Friday, September 07, 2007
In the July 2007 issue of Harpers, Rebecca Solnit (whom I once quoted here) has a wonderful article about the rise, then fall, and then perhaps second rising of one of America's most despised and feared cities: Detroit. At some point you maybe begin wondering what all the ink is about: she traces its beginnings from the soggy, post-ice age wetlands settled by the French, who utilized local natives to help set up a trading post that became a "strategic site in the scramble between the British and the French to dominate the North American interior." She follows its rise in the early 20th century due to the automobile industry: in 1900, about 250,000 people lived there, but by mid-century, it was home to almost 2 million, but has now fallen back below 900,000 again, with an average 10,000 people leaving the city every year. It was a victim of its own success, however, as the industry it created ate its own urban core (along with all of America's), giving rise to sprawl and suburbia, effectively killing off the industry itself (particularly in a town where one-fifth of the population doesn't even own a car). Of course, Detroit wasn't the only one-industry city destroyed by decentralization and creeping globalization. Cleveland, Toledo, Buffalo, St. Louis, Pittsburgh, New York City, and San Francisco were also all basically dried up by the loss of blue-collar jobs and factories.
All of those cities, though, in one way or another, managed to recover, some of them spectacularly (San Fran and NYC, particularly), but not Detroit. As Solnit says, "The new American cities trade in information, entertainment, tourism, software, finance. They are abstract...the forces that produced Detroit - the combination of bitter racism and single-industry failure - are anomalous, but the general recipe of deindustrialization, depopulation, and resource depletion will likely touch almost all regions of the global north in the next century or two." Our way of life is over; the sprawling suburbs and automobile culture are no longer sustainable, but Detroit, by sheer necessity, may be the first of the cities "forced to become altogether something else."
What is that something else? Agriculture.
So many homes have fallen down and been destroyed, and there is now so much blank and unused urban space (even some of the downtown skyscrapers apparently have trees and plants growing up through them) that people are taking it over and creating urban gardens. Activist and long-time Detroit resident Jimmy Boggs and his wife Grace began to realize that instead of trying to regain a severed tie to capitalism, Detroit should embrace an economy entirely apart from "transnational webs of corporations and petroleum." In other words, turn Detroit's liabilities (urban ruin and unused space) into assets. In their words, that included "small enterprises which produce food, goods, and services for the local market, that is, for our communities and our cities."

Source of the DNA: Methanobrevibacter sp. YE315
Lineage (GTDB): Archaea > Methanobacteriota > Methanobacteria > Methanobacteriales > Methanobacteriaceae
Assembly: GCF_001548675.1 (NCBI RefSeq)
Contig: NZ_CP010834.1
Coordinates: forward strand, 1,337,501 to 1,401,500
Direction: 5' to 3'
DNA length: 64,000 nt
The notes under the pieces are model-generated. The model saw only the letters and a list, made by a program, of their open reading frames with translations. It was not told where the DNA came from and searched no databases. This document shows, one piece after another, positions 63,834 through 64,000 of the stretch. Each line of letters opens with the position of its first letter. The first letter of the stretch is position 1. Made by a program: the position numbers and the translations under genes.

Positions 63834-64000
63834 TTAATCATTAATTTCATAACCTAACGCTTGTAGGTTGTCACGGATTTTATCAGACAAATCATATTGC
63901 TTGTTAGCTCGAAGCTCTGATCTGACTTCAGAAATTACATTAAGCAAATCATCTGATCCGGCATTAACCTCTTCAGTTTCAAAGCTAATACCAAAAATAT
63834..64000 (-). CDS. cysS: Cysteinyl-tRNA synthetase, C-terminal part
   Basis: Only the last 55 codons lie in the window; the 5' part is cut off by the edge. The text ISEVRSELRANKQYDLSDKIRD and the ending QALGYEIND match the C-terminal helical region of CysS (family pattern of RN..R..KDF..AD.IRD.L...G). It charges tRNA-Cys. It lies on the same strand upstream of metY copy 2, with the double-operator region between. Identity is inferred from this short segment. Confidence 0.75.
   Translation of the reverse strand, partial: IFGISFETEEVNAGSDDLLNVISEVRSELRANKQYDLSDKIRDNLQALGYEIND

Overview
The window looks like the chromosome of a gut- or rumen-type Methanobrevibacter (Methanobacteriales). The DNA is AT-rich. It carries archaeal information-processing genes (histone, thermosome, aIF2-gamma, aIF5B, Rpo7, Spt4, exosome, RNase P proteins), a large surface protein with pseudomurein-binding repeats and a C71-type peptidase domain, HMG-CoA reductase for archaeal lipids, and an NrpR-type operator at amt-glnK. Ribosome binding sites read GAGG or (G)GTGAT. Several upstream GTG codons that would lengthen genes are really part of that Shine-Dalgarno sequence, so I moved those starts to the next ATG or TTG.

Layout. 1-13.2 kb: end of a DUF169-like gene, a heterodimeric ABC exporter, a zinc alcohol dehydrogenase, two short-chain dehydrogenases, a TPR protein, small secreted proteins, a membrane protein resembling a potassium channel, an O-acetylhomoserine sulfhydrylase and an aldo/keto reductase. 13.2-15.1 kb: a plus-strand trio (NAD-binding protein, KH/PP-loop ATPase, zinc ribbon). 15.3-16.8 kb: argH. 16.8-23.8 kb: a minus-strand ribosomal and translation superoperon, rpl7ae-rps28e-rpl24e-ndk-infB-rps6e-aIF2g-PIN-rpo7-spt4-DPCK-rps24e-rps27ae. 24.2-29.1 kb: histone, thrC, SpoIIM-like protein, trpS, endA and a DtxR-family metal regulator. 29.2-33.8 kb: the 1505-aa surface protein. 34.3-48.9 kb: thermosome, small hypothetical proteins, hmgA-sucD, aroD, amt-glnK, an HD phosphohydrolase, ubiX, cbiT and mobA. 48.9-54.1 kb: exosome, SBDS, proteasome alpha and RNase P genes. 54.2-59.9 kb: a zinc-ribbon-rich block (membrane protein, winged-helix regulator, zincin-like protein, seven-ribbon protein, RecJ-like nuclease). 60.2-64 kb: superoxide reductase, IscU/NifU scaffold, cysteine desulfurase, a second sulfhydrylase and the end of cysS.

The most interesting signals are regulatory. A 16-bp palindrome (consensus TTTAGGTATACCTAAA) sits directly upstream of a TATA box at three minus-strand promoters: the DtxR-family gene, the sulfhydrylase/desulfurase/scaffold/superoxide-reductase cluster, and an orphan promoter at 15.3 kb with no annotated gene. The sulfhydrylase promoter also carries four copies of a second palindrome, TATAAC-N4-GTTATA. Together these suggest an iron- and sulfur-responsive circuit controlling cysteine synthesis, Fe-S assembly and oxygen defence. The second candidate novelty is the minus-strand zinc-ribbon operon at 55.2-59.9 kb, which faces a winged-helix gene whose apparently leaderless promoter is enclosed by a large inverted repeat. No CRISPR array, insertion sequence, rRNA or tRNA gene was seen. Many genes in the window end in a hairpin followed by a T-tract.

One woman, who had been the first black woman on her block and is now nearly the last person on that block, period, bought three lots that surrounded her home and now raises almost all of her own food on them. The three-acre Earth Works Garden, launched by Capuchin monks, grows organic produce for a local soup kitchen. The local 4-H organizations have begun planting and tending small gardens on the ravaged east side. And on the west side, the Catherine Ferguson Academy for Young Women recently opened. It's a school for teenage mothers "that opens on to a working farm, complete with apple orchard, horses, ducks, long rows of cauliflower and broccoli, and a red barn the girls built themselves." The Greening of Detroit sponsors thousands of community gardens. "Urban farming," says Ashley Atkinson, project manager, "dollar for dollar, is the most effective change agent you can ever have in a community."
It's an inspiring message, and one that more cities (I'm looking at you, New Orleans) should take to heart.
Solnit closes with this insightful passage:
"Everyone talks about green cities now, but the concrete results in affluent cities mostly involve curbside composting and tacking solar panels onto rooftops while residents continue to drive, to shop, to eat organic pears flown in from Argentina, to be part of the big machine of consumption and climate change. The free-range chickens and Priuses are great, but they alone aren't adequate tools for creating a truly different society and ecology. The future, at least the sustainable one, the one in which we all survive, isn't going to be invented by people who are happily surrendering selective bits and pieces of environmentally unsound privilege. It's going to be made by those who had all that taken away from them or never had it in the first place."
A young gardener at the Earth Works Garden.